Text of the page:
As Rosie was pouring coffee from the coffee machine they both heard steps coming down, the unmistakable sound of heels.
Rosie looked concerned and said in haste, “Mistress is coming down; probably she heard or saw you coming in, quick put this apron on; she wants her maids properly attired all the time.”
As she was talking she moved fast to a drawer opened it and retrieved an apron and threw it to Lita who quickly tied it firmly around her waist making certain that the bow was symmetrical at the back. That moment a door opened at the far end of the kitchen and in a few seconds she came face to face with her new employer.
She saw an impeccably dressed and heavily made up woman, probably in her mid forties walking towards them. She watched Rosie with the corner of her eye standing at attention, her hands cupped together in front of her apron and she did the same.
“Good morning girls,” the lady said in a chirpy voice.
“Good morning Ma’am,” Rosie answered with a slight curtsey and within seconds Lita did the same imitating rather clumsily Rosie’s movement.
The lady turned to Lita and scrutinized her with her large dark eyes. “I am Mrs. Leila Ahmad and you must be Lita. Miss Matveyev spoke very highly about you and your working ethos and efficiency. I understand that you are a live in maid in a big residence nearby, where Miss Matveyed is the caretaker. Is that correct girl?”
Lita thought it would be appropriate to answer the question with a slight curtsey again and said in accented and slightly bad English, “Yes Ma’am, I am Lita and I am maid in a house near here. The family is away and Miss Magda allow me to work out for some extra money that I need to support family back home Ma’am.”
“So I understand girl, so I understand,” Mrs. Ahmad repeated and continued in a firmer tone, “I intend to employ you unofficially three days a week Monday, Wednesday and Friday, 9.00 am to 5.00 pm. Your wages will be a flat sum of 50 pounds per day which you will receive by Rosie at the end of your working day. You are unofficially employed here so if anybody ever asks you what you are doing in this house, you simply say that you help a fellow maid on a voluntary basis. Do you understand girl? I don’t want any trouble with the local authorities.”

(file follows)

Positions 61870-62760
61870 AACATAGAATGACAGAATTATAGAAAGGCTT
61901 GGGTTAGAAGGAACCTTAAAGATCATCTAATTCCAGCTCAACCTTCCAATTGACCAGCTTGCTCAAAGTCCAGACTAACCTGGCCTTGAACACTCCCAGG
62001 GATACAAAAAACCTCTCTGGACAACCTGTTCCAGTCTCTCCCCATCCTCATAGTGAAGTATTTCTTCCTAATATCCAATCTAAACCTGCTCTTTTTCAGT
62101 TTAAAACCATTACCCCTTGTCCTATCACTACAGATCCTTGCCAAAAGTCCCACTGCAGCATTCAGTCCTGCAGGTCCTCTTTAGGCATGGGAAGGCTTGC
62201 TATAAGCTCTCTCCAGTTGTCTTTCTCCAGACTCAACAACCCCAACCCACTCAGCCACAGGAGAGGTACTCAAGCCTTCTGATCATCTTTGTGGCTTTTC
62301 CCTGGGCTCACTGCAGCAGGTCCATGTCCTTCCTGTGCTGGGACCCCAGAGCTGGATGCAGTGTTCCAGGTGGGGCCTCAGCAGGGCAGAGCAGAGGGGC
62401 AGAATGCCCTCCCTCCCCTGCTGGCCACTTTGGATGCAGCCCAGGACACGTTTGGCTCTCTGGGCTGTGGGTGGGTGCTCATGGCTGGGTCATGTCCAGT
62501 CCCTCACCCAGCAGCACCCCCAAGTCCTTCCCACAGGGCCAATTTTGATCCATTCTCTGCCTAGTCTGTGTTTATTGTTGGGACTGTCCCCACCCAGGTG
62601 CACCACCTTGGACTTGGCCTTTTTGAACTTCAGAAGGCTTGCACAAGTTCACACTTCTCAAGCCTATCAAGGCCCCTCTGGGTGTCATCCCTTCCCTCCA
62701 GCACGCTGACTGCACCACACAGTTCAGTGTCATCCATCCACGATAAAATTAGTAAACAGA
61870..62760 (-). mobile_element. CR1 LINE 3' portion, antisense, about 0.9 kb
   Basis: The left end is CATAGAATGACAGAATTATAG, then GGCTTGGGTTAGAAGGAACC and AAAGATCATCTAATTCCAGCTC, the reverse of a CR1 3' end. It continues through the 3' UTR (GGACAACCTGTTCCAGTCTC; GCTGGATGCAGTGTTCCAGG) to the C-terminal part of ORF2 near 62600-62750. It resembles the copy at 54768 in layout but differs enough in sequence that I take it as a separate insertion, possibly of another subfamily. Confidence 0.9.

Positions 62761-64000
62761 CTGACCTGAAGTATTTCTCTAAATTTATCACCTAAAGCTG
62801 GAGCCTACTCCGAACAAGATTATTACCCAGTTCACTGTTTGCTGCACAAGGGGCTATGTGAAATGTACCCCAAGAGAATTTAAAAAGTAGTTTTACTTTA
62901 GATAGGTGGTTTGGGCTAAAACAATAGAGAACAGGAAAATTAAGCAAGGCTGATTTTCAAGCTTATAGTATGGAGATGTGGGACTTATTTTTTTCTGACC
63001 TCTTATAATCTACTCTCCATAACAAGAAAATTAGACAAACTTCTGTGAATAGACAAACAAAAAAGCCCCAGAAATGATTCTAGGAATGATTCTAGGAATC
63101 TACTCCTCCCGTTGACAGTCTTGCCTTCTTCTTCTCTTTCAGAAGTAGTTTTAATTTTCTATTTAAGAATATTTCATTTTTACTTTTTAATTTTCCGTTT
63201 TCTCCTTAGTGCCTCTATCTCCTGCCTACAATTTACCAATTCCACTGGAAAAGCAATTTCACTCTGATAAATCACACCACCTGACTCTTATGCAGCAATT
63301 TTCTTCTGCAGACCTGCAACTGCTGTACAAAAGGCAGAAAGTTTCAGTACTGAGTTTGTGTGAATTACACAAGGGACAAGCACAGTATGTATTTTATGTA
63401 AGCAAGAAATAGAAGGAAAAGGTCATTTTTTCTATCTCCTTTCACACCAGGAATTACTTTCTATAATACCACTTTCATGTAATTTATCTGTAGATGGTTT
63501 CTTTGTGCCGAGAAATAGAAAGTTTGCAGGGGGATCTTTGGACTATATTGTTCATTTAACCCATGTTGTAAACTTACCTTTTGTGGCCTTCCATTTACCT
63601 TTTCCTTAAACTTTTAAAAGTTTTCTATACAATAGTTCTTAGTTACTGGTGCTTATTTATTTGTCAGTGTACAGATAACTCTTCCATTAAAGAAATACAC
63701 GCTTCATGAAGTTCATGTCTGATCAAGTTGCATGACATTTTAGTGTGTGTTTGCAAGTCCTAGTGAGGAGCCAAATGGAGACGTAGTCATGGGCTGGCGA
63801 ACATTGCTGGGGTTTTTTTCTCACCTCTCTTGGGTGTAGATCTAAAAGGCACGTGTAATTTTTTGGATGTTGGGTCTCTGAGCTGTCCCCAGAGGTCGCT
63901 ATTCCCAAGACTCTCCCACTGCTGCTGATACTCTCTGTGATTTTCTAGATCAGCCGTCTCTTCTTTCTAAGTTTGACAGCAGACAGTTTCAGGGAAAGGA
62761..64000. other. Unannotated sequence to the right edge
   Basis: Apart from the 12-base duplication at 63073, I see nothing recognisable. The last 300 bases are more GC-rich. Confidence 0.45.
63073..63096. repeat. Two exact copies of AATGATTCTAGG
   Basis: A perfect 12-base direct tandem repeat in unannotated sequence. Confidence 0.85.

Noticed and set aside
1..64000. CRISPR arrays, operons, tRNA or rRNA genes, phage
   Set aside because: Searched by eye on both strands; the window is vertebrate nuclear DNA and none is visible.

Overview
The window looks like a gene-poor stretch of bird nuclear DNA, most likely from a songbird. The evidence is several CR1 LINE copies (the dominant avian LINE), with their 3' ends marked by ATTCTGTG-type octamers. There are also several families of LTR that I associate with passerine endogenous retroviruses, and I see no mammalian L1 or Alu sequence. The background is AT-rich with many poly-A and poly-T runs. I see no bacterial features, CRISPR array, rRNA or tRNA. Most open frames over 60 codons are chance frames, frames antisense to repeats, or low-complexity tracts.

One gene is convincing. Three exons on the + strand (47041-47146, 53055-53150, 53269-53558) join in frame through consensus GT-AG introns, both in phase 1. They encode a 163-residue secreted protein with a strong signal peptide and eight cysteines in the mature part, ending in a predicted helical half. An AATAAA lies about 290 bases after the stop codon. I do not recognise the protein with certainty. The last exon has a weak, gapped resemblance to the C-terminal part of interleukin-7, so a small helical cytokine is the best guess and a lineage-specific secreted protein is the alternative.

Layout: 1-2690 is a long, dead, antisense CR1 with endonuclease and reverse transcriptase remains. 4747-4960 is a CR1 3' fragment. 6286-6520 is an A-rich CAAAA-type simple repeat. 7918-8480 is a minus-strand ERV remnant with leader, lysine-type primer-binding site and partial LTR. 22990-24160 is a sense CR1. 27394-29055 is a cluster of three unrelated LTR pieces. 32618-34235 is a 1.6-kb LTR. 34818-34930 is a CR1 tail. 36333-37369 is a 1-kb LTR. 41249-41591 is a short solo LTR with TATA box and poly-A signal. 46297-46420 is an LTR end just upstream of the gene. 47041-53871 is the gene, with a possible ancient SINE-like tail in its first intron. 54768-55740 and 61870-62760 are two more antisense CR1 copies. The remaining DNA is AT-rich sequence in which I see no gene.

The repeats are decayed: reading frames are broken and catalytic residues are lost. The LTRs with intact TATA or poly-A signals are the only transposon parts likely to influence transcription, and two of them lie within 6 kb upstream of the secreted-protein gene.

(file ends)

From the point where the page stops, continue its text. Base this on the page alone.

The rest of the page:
Lita blushed all over as she answered with another small curtsey, “Yes Ma’am, I understand Ma’am, I don’t work here just help Rosie as a vol…, sorry Ma’am I don’t remember the word you just said?”
“That’s all right girl, the word is volunteer. I’m glad we understand each other.”
She looked at Rosie who still was standing at attention and turned back to me, “Rosie will explain everything to you and what your duties are going to be. We are a family of five, Mr Ahmad and our three children who are all at school presently. They will be back at about 4.00 in the afternoon and you will have the chance to meet them all.”
She paused and was getting ready to go and then she turned back and looked at Lita again, “and something else Lita, there are things in this house that are ‘haram’, Rosie knows them all and she will tell you. You see we are a Muslim family and though we are not in Saudi Arabia we follow certain rules about food etc.”
Lita said, “Yes Ma’am, but I not know word ‘haram’, what it mean?”
She looked at her in an amused look, “I can tell that you had never worked in a Muslim house or country before Lita, ‘haram’ is anything forbidden by our religion in Arabic.”
She paused and added, “The opposite of ‘halal’ which I’m certain you heard before, like ‘halal meat’ etc.”
Lita’s eyes got brighter; of course she knew about halal food, she had eaten several times in Arabic restaurants. She simply said, “Yes. Ma’am I see shops selling halal food in East London when I go visit friends there.”
“Good girl, I knew you would understand.” Mrs. Ahmad said and turning to Rosie, added, “I’m off Rosie; I have meetings to attend and friends to meet. I’ll be back in the early afternoon before the children are back from school. Explain to Lita certain thinks and do put her to work. This is your chance to remove some of the work burden from your shoulders, make sure that you use it.”
She started heading back to the stairs but she turned again as if she remembered something extra, “And girls could you please coordinate from now on your uniform dresses to be the same color? I see today a green maid and a blue maid, next time I expect to see two maids color coordinated. Is that clear girls?”
“Yes, Ma’am,” both Rosie and Lita said in unison but by that time Mrs. Ahmad was already going up the stairs to the main floor.